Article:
Firefighters Unknowingly Exposed To Asbestos In Orlando

Illustration of potential asbestos exposure in a building

Firefighters were unknowingly exposed to asbestos while prepping a building for training in Orlando. Their department was forcing them to work on the building without first notifying them of the cancer-causing substance.

“It’s not just me. They’ve been out there working this for weeks, doing demo on the floor for weeks. It’s not just me. Who knows how many other firefighters,” said Orlando firefighter Anthony Donohoe. “We were the ones pretty much shoveling it up [and] removing the tiles.”

Luckily, nine investigates started asking questions before the buildings were used for the planned burning exercises, resulting in the firefighters being ordered out of the apartment and Orange County Environmental Protection officials starting an investigation.

Asbestos should only be removed by licensed and trained professionals, yet this firefighter department was inhaling the fibers without any protective equipment. If not removed properly, asbestos exposure can result and lead to mesothelioma cancer as well as a breadth of other health problems.

“We were scraping, literally using scrapers, some of us were on our hands and knees scraping it,” said Donohoe. “I know you’re supposed to wear like Tyvex suits and respirators [and] we didn’t have any of that.”

Then there’s the possibility of secondary asbestos exposure. Traditionally, a workingman or –woman could get asbestos fibers on their clothes and in their hair at work and return to the home, bringing the fibers with them. Hugging loved ones or washing the clothing could cause further exposure to a person’s family.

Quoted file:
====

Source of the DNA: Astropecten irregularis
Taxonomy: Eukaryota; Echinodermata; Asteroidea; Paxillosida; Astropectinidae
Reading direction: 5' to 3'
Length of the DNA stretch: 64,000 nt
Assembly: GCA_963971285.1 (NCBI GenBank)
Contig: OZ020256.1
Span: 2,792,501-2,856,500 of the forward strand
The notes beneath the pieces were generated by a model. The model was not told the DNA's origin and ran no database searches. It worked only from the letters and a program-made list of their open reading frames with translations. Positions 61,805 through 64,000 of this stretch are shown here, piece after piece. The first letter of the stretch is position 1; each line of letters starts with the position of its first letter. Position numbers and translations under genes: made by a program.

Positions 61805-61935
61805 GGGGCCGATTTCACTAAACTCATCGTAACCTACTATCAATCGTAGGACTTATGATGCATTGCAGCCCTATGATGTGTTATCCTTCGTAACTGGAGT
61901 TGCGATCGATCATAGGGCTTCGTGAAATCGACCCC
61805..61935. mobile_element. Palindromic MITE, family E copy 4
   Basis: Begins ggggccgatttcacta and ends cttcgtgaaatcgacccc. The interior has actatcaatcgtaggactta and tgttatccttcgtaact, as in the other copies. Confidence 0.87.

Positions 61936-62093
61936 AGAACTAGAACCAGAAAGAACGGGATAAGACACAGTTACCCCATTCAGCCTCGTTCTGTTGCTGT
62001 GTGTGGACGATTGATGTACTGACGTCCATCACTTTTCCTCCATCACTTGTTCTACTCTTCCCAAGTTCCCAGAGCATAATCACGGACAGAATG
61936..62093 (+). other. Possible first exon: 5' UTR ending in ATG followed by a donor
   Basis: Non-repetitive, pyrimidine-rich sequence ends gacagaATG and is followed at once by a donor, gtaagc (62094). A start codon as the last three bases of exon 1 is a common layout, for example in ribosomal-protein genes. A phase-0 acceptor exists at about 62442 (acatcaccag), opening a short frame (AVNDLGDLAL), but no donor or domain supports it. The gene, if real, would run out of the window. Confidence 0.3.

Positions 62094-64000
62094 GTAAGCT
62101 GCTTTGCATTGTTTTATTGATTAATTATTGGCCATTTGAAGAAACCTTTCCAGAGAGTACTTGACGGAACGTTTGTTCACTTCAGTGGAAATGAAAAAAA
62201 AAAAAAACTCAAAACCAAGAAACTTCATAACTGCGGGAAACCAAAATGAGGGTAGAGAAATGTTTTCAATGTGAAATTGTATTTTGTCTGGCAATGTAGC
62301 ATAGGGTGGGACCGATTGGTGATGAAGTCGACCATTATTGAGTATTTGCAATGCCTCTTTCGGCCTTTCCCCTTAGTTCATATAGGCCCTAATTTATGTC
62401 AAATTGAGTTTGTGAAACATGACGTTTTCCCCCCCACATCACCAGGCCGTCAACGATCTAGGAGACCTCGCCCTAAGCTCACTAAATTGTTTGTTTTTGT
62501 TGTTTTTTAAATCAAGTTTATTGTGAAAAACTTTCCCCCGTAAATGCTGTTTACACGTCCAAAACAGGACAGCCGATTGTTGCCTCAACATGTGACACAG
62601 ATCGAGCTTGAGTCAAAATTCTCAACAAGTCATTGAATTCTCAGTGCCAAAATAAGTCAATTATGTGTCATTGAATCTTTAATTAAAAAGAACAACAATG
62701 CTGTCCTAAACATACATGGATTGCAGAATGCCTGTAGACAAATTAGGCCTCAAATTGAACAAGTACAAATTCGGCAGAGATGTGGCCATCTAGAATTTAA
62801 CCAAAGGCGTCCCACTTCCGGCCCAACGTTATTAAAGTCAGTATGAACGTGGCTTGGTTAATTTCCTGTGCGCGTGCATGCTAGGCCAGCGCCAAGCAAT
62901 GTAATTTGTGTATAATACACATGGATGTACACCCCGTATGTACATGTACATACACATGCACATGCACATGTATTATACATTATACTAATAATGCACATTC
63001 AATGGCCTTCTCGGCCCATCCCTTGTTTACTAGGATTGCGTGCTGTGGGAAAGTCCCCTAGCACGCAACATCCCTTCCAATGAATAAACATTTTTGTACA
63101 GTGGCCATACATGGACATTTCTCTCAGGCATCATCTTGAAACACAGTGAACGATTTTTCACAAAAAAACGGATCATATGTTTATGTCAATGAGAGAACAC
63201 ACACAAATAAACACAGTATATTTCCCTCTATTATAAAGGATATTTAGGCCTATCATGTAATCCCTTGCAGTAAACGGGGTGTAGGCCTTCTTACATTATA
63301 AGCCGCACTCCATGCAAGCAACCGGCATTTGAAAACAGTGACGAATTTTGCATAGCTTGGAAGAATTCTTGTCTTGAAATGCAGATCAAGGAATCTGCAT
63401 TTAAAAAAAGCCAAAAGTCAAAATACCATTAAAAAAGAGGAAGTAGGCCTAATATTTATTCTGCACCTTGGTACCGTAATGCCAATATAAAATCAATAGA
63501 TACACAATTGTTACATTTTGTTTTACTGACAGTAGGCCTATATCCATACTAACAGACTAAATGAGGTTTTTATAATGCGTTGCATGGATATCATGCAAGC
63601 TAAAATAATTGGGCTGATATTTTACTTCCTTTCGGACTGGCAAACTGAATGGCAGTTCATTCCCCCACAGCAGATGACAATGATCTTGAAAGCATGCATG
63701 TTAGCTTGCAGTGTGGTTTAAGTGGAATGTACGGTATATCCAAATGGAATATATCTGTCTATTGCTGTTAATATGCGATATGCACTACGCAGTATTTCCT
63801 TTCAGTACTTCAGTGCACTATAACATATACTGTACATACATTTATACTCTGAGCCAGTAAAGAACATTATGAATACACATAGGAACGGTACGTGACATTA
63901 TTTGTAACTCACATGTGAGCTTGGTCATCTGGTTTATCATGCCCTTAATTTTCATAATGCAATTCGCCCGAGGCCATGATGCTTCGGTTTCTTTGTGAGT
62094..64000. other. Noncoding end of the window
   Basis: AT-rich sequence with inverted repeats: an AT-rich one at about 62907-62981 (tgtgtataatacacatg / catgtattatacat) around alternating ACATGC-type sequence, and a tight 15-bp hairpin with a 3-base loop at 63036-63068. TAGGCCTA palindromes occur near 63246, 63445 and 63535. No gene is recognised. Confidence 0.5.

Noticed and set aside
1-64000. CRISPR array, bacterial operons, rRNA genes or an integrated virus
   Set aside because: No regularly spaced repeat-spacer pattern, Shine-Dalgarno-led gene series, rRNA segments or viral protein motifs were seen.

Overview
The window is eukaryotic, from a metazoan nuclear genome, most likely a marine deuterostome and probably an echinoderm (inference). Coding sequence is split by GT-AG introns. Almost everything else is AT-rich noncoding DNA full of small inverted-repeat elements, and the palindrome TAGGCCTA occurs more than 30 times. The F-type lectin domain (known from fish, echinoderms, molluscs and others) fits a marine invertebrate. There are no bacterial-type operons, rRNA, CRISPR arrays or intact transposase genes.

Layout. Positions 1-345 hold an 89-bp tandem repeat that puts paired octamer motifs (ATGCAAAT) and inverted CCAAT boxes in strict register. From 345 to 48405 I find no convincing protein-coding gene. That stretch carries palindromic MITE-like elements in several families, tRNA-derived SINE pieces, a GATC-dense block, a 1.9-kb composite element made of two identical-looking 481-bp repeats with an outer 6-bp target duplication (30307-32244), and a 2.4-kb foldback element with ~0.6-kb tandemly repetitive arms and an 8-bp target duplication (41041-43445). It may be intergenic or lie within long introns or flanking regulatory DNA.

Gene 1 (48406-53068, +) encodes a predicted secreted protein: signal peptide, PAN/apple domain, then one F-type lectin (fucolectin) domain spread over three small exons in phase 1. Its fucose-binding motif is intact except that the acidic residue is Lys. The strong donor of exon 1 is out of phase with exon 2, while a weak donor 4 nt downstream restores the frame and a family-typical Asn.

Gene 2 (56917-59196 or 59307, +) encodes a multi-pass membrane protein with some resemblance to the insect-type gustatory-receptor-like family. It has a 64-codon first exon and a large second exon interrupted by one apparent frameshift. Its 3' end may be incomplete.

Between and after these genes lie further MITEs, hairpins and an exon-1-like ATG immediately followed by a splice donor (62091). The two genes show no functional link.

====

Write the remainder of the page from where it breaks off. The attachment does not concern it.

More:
“It’s everywhere, you know? Our baby is riding in his car. I was riding in his car. We’re all now exposed to asbestos,” said his wife, Andrea Donohoe.

“There’s a chance that I will not come home one day, there is a chance. I understand that. But to bring it home to my family, to get in my car with all that asbestos dust. To get in my car and bring it home to my family, I just don’t think it’s right,” stated Donohoe.

The city Fire Chief Roderick Williams met with union officials to review the situation. “We are on a fact-finding mission right now. We are looking at all the facts and turning over every stone we can,” said Williams. For now, the bunker gear has been collected for cleaning and the department has a designated health and safety officer.

“We are looking into finding out if anybody was exposed to harmful things out there and right now, we are trying to get out in front of it,” said union official Wayne Bernoska.

A pre-demolition survey showed many other buildings in the Mercy Drive area contain asbestos. Donohue claims he’ll pay to have the building tested if the city says it won’t.